ProfHacker: Teaching Carnival 5.05

Teaching Carnival 5.05

By Prof. Hacker JANUARY 9, 2012


[January’s Teaching Carnival was compiled by Tonya Howe, Assistant Professor of English at Marymount University. You can reach her via email or on Twitter. ProfHacker has become the permanent home of the Teaching Carnival, so each month you can return for a snapshot of the most recent thoughts on teaching in college and university classrooms. You can find previous carnivals on Teaching Carnival’s home page. –Billie Hara]

Know of a blog post (perhaps your own) that should be included in the next Teaching Carnival…?

  1. Email the next host directly with the address to the permalink of your blog post, and/or
  2. Tag your post in Delicious (or Diigo or other bookmarking service) with teaching-carnival.

♦ ♦ ♦ ♦ ♦

At the end of November, the UC Davis pepper spray fiasco dramatized the intersection of politics, student life, and academia, and several bloggers considered the place of the OWS movement in the classroom. Jay Dolmage thinks–and writes–about how OWS “has been shaped through unique genres of writing and visual rhetoric,” focusing on sousveillance and the remix, and Douglas Downs contributes some ideas about incorporating it into writing coursesMegan Garber examines the Lt. Pike image, its invitation, and the narrative it lays bare. At DMLCentral, Ethan Zuckerman rounds up a variety of civic media projects in “Basta! Telling Stories about Occupy Wall Street”–may they energize your syllabi for Spring 2012.

In other news, YouTube for Schools is launched over at Google, and Audrey Watters at Hack Education notes that it “does solve (some of) the concerns that (some) schools still have about (some) user-generated videos.” Adam Dachis at LifeHacker explains SOPA, and eCampus Newsdescribes its impact on higher education; e-Literate’s Phil Hill gives us a look at the educational publishers who back the bill. The Association for Research Libraries, the Association of American Universities, Educause, and others submitted this short document of proposed fixes. The battle continues, without GoDaddy. Microsoft launches, and Education Week gives it the once-over. Meanwhile, Facebook considers University-exclusive groups.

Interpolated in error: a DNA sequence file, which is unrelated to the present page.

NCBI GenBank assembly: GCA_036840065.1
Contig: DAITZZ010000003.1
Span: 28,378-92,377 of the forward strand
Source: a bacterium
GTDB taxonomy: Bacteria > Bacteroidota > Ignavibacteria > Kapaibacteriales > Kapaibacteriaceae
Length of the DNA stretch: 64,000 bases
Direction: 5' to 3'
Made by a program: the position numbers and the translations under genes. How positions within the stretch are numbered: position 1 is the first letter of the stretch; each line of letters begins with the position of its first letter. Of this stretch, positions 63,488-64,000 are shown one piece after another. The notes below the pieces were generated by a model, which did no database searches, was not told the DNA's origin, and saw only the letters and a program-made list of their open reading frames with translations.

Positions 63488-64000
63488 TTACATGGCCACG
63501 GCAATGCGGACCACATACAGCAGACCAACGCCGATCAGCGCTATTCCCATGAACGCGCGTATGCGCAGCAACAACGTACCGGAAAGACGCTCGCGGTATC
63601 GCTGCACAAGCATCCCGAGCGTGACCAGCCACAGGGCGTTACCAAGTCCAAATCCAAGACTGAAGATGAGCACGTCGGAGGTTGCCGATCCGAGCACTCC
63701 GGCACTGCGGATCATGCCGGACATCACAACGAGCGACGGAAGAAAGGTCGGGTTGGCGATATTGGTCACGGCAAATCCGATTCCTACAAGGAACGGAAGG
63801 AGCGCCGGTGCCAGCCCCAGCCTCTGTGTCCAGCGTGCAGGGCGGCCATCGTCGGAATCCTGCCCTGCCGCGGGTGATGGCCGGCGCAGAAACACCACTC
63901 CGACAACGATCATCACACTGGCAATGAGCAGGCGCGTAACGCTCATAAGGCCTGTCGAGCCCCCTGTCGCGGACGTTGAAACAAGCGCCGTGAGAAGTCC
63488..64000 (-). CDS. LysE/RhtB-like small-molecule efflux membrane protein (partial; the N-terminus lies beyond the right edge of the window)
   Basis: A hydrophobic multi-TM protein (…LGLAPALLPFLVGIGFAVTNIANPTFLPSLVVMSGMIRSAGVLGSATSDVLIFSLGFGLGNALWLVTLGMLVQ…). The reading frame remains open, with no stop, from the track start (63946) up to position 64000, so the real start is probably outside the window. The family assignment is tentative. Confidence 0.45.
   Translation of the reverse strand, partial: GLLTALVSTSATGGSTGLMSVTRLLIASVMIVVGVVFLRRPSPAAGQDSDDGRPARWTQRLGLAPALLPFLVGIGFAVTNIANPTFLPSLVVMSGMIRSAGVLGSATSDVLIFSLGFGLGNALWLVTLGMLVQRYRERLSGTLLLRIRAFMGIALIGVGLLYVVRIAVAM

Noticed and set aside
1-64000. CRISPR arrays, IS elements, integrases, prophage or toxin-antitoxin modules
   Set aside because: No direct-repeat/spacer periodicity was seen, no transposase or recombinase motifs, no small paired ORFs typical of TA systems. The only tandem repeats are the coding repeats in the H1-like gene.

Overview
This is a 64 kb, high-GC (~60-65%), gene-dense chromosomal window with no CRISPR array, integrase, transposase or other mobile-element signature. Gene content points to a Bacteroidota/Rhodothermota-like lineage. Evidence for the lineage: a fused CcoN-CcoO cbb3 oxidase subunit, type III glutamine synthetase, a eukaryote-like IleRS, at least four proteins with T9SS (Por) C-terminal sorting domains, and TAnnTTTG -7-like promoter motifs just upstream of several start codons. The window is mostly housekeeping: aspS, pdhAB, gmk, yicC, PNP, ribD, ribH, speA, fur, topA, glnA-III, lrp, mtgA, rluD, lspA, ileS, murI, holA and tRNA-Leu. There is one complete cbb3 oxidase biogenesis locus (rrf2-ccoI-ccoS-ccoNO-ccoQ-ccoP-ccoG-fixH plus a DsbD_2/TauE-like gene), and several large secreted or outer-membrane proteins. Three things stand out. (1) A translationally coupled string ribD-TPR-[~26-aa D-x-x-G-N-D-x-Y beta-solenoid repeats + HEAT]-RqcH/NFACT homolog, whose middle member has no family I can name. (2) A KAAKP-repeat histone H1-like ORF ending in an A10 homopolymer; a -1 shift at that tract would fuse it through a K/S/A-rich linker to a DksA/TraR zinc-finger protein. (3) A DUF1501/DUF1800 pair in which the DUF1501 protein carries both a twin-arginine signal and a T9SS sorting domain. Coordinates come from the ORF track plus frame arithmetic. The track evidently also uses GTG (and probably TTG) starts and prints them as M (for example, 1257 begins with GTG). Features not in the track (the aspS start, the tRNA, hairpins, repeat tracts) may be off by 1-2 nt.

Stephanie Saul at the New York Times examines the politics, profits, and performance of online charter schools; Cathy Davidson at HASTAC responds, noting that “Learning is always personal, intimate, specific. Our discussions of the pros and cons of different kinds of learning have to be equally so.” Audrey Watters at Hack (Higher) Education for InsideHigherEd wonders if MITx is “The Next Chapter for University Credentialing?” Stanley Fish, writing at NYTimes, is skeptical about new-fangled disciplines represented at MLA 2012 (catch an early glimpse one such presentation, here), and Ted Underwood responds with “Why digital humanities isn’t actually ‘the next thing in literary studies.’” Dene Grigar designs a first-year, university core requirement in digital media. KQED asks, “Should Computer Science Be Required in K-12?” Meanwhile, Roger Whitson tells us why humanists should learn Python.